A senior European Union (EU) official in the Caribbean said Europe is ready to continue the global leadership on the fight against climate change, including helping the poor and vulnerable countries in the region.

Putting the Spotlight on Women Migrant Workers

Migrant workers, and their economic contribution to the development of both the country of origin and the host country, have caught the eye of governments and policymakers worldwide.

Rural Poverty? Cooperatives!

Humanity has had and has big projects. Mastery of nature is one, still going on. Middle range phenomena have been mastered, but not the micro level of viri–HIV is a current case–nor the macro level of climate–to the contrary, humanity is making it worse.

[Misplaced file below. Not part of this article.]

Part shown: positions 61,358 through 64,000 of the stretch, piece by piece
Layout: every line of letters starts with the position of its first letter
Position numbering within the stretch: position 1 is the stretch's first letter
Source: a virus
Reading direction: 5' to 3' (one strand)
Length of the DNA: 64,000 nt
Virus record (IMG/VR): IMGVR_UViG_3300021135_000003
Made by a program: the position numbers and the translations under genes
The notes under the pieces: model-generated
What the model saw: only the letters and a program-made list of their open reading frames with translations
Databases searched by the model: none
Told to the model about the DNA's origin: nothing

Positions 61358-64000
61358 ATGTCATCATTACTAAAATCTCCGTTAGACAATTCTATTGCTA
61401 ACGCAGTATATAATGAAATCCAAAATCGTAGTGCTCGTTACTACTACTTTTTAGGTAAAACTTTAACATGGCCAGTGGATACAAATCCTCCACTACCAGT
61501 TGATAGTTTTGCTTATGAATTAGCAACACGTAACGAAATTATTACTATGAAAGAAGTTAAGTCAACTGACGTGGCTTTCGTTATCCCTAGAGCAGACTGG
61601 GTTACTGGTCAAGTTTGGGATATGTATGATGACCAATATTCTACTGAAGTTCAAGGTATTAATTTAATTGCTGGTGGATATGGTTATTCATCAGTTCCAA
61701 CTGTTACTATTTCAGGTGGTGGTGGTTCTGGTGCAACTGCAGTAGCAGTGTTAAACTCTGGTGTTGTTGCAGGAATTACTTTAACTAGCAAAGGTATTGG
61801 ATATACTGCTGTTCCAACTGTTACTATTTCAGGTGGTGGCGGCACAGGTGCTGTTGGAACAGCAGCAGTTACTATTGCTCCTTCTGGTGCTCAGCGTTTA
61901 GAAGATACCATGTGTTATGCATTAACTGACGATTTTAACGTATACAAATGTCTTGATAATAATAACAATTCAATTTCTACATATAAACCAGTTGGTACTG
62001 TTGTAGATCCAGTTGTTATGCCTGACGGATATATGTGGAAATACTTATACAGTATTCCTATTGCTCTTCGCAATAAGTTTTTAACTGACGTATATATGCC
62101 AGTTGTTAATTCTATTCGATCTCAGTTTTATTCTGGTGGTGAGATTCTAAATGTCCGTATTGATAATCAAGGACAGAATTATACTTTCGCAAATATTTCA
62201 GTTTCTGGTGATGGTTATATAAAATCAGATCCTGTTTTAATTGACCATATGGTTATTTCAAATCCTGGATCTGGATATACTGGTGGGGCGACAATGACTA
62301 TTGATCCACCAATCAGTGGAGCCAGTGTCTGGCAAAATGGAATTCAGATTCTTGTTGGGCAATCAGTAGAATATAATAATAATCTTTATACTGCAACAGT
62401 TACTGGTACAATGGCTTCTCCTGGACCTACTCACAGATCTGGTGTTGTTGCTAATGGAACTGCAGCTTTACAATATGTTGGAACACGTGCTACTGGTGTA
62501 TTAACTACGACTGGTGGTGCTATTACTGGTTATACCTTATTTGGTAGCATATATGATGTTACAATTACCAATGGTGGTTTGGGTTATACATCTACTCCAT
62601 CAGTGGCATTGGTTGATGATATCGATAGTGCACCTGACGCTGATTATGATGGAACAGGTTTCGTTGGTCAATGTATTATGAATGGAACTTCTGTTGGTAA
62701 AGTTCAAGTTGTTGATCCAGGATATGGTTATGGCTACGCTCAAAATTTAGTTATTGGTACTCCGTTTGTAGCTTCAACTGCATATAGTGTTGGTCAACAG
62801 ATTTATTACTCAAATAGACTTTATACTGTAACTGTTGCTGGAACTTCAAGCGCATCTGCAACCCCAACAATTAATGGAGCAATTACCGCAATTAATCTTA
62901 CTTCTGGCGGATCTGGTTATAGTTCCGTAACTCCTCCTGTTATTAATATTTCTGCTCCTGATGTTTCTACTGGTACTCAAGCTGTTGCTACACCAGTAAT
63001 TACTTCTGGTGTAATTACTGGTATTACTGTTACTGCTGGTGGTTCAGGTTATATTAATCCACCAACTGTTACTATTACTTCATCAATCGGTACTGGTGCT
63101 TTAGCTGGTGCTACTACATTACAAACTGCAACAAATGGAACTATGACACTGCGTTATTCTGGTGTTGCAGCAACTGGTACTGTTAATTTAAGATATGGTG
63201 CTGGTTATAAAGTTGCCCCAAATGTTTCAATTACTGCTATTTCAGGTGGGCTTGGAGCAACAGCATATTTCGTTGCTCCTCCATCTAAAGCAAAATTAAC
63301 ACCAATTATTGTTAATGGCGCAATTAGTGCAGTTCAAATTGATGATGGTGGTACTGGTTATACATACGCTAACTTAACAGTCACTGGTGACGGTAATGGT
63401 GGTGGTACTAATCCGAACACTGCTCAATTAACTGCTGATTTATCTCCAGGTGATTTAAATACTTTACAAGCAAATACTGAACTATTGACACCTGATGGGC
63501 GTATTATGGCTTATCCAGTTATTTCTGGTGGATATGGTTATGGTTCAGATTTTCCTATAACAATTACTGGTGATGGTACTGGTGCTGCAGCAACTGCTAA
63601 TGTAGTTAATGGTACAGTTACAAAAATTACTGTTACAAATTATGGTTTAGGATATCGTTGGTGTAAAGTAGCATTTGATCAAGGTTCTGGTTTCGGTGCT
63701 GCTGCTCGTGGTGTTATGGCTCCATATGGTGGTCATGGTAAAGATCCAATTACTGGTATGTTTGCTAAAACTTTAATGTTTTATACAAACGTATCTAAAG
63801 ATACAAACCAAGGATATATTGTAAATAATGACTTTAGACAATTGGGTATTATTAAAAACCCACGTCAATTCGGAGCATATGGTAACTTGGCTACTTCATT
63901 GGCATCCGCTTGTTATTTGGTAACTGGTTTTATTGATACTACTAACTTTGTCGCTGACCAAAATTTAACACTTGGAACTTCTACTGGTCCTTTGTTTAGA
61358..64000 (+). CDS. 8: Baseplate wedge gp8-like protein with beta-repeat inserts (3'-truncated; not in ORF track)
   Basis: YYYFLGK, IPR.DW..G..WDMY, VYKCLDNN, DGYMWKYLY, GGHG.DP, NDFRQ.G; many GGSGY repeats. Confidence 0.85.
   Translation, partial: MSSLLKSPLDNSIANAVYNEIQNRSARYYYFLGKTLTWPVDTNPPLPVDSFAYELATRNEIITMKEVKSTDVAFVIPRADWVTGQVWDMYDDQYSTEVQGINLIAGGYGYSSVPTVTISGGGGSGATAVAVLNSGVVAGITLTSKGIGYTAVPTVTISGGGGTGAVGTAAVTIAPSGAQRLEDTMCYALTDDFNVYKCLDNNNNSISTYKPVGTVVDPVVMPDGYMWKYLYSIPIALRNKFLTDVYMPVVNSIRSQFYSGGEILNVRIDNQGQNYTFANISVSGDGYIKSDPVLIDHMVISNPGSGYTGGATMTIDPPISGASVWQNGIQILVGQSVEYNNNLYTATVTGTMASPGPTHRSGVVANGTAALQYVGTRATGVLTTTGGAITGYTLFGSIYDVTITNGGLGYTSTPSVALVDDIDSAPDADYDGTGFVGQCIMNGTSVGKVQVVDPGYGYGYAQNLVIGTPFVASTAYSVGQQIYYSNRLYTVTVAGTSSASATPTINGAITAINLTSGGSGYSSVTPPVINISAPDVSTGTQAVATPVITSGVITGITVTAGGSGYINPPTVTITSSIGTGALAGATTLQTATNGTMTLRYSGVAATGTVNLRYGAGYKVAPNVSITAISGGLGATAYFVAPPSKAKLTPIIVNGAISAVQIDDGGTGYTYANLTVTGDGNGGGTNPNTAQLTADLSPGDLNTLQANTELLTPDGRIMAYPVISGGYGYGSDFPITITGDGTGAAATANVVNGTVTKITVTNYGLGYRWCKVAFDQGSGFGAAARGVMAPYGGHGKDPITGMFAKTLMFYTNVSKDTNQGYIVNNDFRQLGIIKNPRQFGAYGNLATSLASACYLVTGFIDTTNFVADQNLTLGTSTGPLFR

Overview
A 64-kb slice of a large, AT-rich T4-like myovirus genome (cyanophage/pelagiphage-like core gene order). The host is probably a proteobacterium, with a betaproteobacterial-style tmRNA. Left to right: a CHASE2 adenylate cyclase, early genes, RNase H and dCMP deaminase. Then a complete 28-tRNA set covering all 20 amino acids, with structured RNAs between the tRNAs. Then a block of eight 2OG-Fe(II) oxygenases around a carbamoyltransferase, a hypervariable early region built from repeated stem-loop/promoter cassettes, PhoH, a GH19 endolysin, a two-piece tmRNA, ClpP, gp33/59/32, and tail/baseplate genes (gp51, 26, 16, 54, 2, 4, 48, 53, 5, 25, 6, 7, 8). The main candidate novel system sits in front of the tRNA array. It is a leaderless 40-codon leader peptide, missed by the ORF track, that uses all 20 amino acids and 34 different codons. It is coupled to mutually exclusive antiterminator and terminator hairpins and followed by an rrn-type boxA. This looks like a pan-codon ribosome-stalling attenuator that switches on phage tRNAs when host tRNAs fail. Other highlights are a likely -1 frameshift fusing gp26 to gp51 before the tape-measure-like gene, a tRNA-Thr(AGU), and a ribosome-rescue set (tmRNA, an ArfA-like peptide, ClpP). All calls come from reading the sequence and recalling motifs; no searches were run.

Global Devaluation of Work Drives Up Unemployment in Brazil

In addition to driving up the number of unemployed people to 14.2 million, the severe recession of the last two years led Brazil to join the global trend of flexibilisation of labour laws in order to further reduce labour costs.

“Torture Works” — in All the Wrong Ways

“Torture works” might rank among the most sweeping generalisations ever uttered, one brutal in its disregard of the pain and suffering created by this abhorrent practice. Indeed, torture works, but to all the wrong ends.

The High Cost of Ageing

Evidence shows that health systems must be recast to accommodate the needs of chronic disease prevention.

Deaths in Hills: Why and How

Hill cutting for illegal establishments is one of the key reasons behind the recent series of landslides in Rangamati, the worst in a decade that killed at least 120 people.